The blessing was that my Mother regained consciousness for a couple of hours on 3 days in the second week, and we had the chance to talk a little. Relatives and friends were able to come to be with my Mother, and the hospital chaplain, who my Mother would have loved and appreciated, visited her regularly.
It was a distressful time, but my Mother was able to tell me that she was not in pain, and it was a passage that we both had to go through. I did very little for the 2 weeks, and I really felt my life was in God's hands, and any wilful action on my part to change what happened would have been very wrong.

 
At Thursday, September 23, 2010 2:56:00 am , Anonymous Tony said...

Perhaps by not coming across as 'heartless and pettifogging'?

The way to do that is to treat people with respect and not give in to the easy way out: vilification, catch phrasing and pretending that this issue can be dealt with by demeaning people's emotions.

Even the 'cow/human' perspective in this particular context is flawed.

The first issue is Australian citizens rights to vote on an issue that other citizens have a right to vote on. The Greens may be using this a political strategy to get euthanaisia on the table again, but you don't solve that by saying 'don't give them the vote'.

The second issue is that this is about voluntary euthanasia so reference to a cow just doesn't fit.

 
At Thursday, September 23, 2010 3:05:00 am , Anonymous Tony said...

I was not sure whether it was misusing a cherished memory to share this on a blog, but I don’t think so.

Neither do I, Paul. I think our personal experiences inform the debate and I don't agree with the sense that I'm getting that they 'cloud objectivity'.

Notwithstanding that, your experience would not have been any different if some sort of voluntary euthanasia was law -- as I understand it -- unless your mother had made a request within the terms of the law.

Even then, you couldn't be compelled to go against your own beliefs.

 
At Thursday, September 23, 2010 3:56:00 am , Anonymous Gareth said...

Does putting 'voluntary' in front of a word make it any less wrong?

 
At Thursday, September 23, 2010 3:59:00 am , Anonymous Tony said...

No.

 
At Thursday, September 23, 2010 4:06:00 am , Anonymous Gareth said...

Further more, I would be interested to hear the criteria for what constitutes 'voluntary'?

Will the Government send out notices asking whether people 'volunteer' or not to be euthanased once they reach a certain physical incapacity?

If 'voluntary' euthanasia become law, would patients have to put notices on their beds stating that they are willing or not to 'volunteer' to be euthanased?

Would a persons willingness to be 'volunteer' to be euthanased be based on hearsay or would they have to sign a legal document?

Will another family member have to make an assessment on their loved ones death beds that they had previously 'volunteered' to be euthanased?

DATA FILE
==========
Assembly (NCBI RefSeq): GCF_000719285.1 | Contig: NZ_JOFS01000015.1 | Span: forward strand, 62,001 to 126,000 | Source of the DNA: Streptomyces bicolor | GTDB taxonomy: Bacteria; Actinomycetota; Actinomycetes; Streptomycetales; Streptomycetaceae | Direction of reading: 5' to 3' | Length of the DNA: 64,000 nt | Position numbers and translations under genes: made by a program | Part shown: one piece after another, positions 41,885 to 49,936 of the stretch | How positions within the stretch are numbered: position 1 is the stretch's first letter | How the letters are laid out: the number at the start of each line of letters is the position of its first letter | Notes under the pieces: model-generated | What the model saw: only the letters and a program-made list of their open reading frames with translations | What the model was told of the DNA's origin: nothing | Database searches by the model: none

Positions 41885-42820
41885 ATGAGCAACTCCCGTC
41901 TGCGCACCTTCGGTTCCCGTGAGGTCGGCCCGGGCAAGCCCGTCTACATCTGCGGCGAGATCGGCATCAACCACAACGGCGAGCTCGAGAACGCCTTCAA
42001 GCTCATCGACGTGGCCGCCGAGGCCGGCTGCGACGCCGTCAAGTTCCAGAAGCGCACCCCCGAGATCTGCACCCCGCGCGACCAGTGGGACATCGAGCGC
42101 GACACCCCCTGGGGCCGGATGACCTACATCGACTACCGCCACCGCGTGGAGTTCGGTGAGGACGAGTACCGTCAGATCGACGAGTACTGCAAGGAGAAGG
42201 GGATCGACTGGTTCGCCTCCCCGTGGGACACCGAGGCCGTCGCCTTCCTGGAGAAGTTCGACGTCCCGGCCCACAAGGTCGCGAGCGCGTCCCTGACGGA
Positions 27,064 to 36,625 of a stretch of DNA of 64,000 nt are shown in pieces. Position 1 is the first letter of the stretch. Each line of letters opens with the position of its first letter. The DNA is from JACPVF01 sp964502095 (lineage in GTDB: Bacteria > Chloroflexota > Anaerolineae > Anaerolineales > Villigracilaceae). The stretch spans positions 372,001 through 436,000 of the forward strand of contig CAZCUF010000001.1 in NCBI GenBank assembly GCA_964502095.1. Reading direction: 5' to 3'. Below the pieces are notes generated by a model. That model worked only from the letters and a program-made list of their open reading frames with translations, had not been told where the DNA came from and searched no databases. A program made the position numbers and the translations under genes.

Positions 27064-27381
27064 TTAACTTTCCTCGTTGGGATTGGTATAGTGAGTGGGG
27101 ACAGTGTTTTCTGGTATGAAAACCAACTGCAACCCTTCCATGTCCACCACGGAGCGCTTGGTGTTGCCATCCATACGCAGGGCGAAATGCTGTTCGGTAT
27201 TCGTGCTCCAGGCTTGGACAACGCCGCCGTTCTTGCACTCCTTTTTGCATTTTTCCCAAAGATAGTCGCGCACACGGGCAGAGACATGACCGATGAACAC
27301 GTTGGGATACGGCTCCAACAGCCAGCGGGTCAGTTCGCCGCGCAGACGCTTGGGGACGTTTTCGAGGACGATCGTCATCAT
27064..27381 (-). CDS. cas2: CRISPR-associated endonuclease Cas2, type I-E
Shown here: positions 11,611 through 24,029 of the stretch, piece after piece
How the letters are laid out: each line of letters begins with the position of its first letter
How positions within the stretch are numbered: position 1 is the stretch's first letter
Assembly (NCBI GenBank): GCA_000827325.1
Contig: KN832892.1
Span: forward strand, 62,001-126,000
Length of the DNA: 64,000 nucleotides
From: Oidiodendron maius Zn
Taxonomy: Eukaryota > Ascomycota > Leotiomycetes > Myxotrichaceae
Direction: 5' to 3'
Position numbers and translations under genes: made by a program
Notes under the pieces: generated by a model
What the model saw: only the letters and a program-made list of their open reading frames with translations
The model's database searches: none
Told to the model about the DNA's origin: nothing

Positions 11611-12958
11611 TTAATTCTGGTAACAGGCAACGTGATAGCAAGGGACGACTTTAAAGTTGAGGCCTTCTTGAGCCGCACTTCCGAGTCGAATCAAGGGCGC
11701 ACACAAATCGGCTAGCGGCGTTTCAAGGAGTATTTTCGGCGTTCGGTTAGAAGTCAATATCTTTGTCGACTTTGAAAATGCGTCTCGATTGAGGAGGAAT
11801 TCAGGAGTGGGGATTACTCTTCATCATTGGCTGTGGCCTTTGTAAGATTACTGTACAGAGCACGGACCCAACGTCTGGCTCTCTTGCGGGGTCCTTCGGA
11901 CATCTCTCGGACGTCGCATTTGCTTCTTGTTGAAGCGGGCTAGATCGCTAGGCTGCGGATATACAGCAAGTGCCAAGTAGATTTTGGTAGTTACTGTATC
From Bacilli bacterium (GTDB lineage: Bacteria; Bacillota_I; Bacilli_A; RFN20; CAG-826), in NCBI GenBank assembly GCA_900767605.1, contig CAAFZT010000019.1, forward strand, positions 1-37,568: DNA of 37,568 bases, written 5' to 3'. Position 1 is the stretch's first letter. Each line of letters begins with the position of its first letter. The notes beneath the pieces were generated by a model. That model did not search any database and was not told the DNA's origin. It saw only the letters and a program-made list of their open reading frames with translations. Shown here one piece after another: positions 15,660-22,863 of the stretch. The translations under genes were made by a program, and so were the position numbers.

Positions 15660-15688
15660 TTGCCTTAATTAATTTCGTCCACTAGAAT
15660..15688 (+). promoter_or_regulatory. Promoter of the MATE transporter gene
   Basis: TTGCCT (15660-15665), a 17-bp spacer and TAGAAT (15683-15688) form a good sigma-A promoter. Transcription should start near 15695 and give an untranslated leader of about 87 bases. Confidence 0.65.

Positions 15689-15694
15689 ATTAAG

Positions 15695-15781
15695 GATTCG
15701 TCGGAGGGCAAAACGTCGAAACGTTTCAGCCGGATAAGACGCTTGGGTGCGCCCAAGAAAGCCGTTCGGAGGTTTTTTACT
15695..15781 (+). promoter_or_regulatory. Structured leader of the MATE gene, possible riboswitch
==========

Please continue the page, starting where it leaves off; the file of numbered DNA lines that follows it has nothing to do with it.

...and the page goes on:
What happens if their are contradictions between a family members decision and the patients previous opinions on whether they 'volunteered' to be euthanased once they reach a certain physical state?

It all seems a bit of a greay area this voluntary euthanasia business.

 
At Thursday, September 23, 2010 4:17:00 am , Anonymous Schütz said...

The Church's position on Euthanasia is simple, Tony, but not simplistic. And if "catch-phrases" can get our message across, I will use them.

 
At Thursday, September 23, 2010 4:26:00 am , Anonymous Schütz said...

Thank you for posting this personal story, Paul. That you had those few precious moments is very beautiful. If we act to hasten people's deaths, we cut off possibilities that only God can know of.

 
At Thursday, September 23, 2010 4:28:00 am , Anonymous Schütz said...

Thank you for sharing our story too, JP.

This is simply wrong. It isn’t a gray area at all.

Tony doesn't agree. He says it is "complicated". What complicates the matter are the emotions involved. The issue is pretty cut and dry in itself.

Part of the problem is that we have elevated personal "feelings" to the point of objective magisterium.

Feelings certainly do make the world a complicated place, but they don't change reality.

 
At Thursday, September 23, 2010 4:30:00 am , Anonymous Tony said...

You could ask a proponent of the issue Gareth, if you're really interested, or you could look at some example legislation, the WA private members bill for example, or you could just assume you know the answers and it's all 'grey'.

 
At Thursday, September 23, 2010 9:21:00 am , Anonymous Louise said...

Tony doesn’t agree. He says it is “complicated”. What complicates the matter are the emotions involved. The issue is pretty cut and dry in itself.

Well, it's not an "issue" David, it's a "narrative."

 
At Thursday, September 23, 2010 9:23:00 am , Anonymous Louise said...

Actually, I think you'll find that most of the ad hominems come from the pro-choice side of the abortion debate.

 
At Thursday, September 23, 2010 12:04:00 pm , Anonymous Jeff Tan said...

Profound insight there, David. Spot on.